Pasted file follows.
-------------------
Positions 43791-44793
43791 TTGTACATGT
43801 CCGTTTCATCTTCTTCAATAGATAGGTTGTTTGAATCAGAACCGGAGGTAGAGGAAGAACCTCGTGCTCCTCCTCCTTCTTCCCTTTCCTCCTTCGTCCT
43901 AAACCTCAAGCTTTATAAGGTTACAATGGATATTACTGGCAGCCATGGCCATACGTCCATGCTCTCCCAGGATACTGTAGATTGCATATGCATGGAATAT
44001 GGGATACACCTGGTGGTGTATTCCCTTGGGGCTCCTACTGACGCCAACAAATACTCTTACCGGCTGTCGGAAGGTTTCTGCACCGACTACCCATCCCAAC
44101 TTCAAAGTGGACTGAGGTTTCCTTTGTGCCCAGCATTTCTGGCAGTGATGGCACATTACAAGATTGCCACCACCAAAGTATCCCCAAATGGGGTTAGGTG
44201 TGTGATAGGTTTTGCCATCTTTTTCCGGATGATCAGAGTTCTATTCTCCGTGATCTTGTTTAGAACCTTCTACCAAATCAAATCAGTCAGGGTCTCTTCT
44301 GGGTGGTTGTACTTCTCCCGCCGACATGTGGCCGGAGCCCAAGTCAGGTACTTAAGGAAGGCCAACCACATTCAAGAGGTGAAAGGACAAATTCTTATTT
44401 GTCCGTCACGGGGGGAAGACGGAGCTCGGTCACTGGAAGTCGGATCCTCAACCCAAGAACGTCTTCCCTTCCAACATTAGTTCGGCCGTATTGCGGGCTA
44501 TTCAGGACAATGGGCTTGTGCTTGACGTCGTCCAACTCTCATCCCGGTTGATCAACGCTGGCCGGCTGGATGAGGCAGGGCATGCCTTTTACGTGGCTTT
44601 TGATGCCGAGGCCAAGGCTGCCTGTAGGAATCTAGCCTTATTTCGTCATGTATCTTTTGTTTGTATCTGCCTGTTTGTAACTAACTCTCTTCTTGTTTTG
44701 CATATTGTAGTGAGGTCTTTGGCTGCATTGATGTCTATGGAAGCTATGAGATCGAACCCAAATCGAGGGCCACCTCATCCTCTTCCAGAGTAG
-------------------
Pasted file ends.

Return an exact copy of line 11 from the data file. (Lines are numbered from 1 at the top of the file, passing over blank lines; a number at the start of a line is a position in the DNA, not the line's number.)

44601 TGATGCCGAGGCCAAGGCTGCCTGTAGGAATCTAGCCTTATTTCGTCATGTATCTTTTGTTTGTATCTGCCTGTTTGTAACTAACTCTCTTCTTGTTTTG